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4 Easy Steps to Find the Courage to Tell Your Life Stories

 

This article originally appeared on Medium here.

 

What if you could change someone’s life for the better by revealing your deepest personal secrets? Would you do it?

 

Telling your life stories will certainly fill you with emotions.

 

It’s a joy to tell people about a moment of triumph or happiness. You also share pain and suffering when you recall a stinging personal defeat or loss. You may find it’s embarrassing to reveal certain details kept hidden for years.

 

Yet, those ugly details might be what someone else needs to hear to overcome their own challenges.

 

Others can learn from your mistakes before they make the same ones themselves.

 

It’s easy to think about all the reasons for telling your most important stories.

 

It’s another thing to sit down and put your stories down on paper. You need to break it down into easier bites. Otherwise, the work may seem overwhelming.In those moments, it’s easier to forget why you wanted to write your story in the first place.

 

I don’t want you to lose heart.

 

Even if your stories are ugly at first, that’s where you start.

 

With that in mind, discover four strategies to help you find the courage to tell your life stories.

Photo by Annie Spratt on Unsplash

 

1. Focus on Big Changes

You may find it easy to think about the moments in your life that defined you as a person.

 

Those moments stick with you for a long time.

 

That’s why it’s easier to remember how you felt on those days and in those hours. Think about the first days of school and then graduation.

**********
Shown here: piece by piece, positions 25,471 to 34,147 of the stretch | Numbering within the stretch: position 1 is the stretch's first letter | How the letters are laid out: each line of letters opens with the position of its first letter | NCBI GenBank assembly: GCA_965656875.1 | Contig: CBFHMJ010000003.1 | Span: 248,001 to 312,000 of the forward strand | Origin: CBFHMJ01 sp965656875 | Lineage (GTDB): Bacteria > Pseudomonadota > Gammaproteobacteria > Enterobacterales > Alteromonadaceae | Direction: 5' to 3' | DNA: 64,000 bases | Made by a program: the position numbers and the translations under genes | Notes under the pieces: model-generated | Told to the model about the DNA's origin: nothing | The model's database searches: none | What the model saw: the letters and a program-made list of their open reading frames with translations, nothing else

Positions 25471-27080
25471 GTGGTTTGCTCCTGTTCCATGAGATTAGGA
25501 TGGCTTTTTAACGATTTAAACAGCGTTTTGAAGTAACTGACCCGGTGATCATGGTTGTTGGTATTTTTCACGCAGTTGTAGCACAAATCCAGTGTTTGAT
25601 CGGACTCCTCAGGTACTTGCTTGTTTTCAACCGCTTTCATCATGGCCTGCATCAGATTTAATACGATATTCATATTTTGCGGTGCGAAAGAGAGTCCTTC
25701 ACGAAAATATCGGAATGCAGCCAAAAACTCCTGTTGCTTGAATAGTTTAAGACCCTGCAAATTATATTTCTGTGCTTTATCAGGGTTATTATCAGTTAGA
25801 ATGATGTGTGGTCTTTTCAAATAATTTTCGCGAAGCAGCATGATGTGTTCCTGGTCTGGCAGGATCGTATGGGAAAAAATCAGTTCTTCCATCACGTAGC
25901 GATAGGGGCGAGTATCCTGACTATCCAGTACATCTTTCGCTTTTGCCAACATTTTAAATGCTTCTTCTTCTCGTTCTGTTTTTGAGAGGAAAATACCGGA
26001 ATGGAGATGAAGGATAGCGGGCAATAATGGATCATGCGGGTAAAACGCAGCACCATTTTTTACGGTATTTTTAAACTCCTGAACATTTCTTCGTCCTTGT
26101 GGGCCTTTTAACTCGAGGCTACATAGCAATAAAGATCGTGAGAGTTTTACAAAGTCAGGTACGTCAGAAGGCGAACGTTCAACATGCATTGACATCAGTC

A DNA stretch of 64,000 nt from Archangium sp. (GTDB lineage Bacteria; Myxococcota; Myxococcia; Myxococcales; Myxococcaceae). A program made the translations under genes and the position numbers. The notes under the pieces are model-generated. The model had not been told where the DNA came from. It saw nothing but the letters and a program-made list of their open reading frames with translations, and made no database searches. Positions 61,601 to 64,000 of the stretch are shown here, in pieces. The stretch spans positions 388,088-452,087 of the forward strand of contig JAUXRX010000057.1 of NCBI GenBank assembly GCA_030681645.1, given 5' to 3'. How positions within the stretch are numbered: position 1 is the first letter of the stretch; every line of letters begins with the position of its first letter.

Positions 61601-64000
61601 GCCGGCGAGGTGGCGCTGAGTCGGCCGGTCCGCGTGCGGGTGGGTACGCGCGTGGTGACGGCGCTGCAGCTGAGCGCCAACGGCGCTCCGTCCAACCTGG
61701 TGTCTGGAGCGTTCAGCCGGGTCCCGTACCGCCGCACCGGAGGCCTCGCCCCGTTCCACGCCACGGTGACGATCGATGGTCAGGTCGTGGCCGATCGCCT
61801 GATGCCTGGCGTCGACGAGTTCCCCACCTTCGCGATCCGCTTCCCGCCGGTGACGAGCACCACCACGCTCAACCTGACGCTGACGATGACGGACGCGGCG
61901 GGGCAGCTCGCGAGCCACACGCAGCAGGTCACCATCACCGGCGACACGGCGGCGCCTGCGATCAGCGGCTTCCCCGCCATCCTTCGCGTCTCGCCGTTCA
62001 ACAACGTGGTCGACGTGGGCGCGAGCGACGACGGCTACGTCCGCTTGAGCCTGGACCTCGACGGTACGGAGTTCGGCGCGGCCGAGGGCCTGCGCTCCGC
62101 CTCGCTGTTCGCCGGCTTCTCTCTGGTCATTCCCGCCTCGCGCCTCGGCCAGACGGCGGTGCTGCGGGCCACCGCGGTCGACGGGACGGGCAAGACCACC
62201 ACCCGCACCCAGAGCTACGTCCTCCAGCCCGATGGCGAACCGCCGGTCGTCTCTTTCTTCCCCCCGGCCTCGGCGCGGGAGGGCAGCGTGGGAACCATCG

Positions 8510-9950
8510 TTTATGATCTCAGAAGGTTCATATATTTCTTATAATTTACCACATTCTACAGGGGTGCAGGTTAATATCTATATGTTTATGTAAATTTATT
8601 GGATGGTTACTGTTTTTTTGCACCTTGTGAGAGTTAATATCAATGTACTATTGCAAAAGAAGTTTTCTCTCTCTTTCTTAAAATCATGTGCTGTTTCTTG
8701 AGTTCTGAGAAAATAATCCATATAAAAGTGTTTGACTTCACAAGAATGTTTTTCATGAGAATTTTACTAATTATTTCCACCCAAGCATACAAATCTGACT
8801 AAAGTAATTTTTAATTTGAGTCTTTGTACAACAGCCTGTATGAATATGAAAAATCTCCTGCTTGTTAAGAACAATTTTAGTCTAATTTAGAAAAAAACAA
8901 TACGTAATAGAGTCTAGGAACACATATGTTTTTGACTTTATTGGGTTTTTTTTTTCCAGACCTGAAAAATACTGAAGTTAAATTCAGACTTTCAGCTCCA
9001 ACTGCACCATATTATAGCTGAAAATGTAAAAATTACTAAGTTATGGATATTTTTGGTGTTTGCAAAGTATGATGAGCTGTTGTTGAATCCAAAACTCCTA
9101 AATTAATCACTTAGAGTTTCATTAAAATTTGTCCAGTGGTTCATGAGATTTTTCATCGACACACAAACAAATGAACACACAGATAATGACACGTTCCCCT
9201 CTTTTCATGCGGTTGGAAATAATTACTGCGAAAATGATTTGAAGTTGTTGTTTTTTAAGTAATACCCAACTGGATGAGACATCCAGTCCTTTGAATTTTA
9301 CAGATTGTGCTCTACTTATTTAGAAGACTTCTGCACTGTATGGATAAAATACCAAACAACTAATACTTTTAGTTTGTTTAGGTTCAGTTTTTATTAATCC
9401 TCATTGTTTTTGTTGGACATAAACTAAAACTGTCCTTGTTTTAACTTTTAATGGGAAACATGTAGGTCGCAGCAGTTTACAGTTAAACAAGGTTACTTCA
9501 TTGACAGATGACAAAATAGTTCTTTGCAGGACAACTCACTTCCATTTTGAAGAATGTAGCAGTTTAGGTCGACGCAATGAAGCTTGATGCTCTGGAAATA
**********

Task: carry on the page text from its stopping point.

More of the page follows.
Remember those weddings and divorces alongside births and deaths. Ponder the days of buying and selling houses while moving from place to place.

 

In general, big changes occur when something new begins and when something old ends. Those are moments that bring up many feelings. Those moments can change and shape the rest of your life.

 

How you react to situations of change, growth and progress can affect how you see yourself.

 

These huge events may change your perception of what you were like before they happened. Looking back, you notice other events and processes that led up to the big changes.

 

You might not have noticed those lead-ups before now. You didn’t think of them as particularly important at the time. Focus your efforts on those powerful moments of change to catalyze your storytelling.

 

Reflecting on these moments open up new insights and other events that weren’t obvious to you before. You being realized how you transformed from one person back then to who you are now.

 

The key here is that you don’t have to worry about thinking of everything all at once. You don’t have to have a complete analysis from the outset. By focusing on big changes, you can make the analysis as you go.

 

Discover yourself through a gradual process and you won’t feel overwhelmed at the task of telling a great story.

Photo by Ross Findon on Unsplash

 

2. Make Writing a Small Yet Important Habit Each Day

Find incredible value and power in small habits.

 

You don’t have to drop everything, re-invent yourself and start writing your story as a full-time job.

 

There’s no need to lock yourself in a room with a ream of paper until you write a masterpiece.

 

Don’t burden yourself this way.

 

Try not to think of the entire process as reaching a large goal. This is especially true for a project that recalls the story of your entire life. Stop thinking about reaching that huge and faraway end. Big goals might seem so far out of reach that you stop trying altogether.

 

The solution involves switching from goals to systems.

 

Commit to writing a little bit each day without thinking about the grand finale.

 

You will still reach your denouement, and even faster than you think.

 

Writing your story becomes a normal part of your routine. Think of writing like eating, working and bathing. It’s much less manageable than believing, “I’m going to write a book about my life no matter what.”

 

It takes far less courage to commit to thinking about your life for 15 minutes each morning.

 

Carve out a small slot of time occurring on a regular basis. Commit to that moment. Use the moment for one purpose: telling the story of your life. You don’t even have to write something during that time.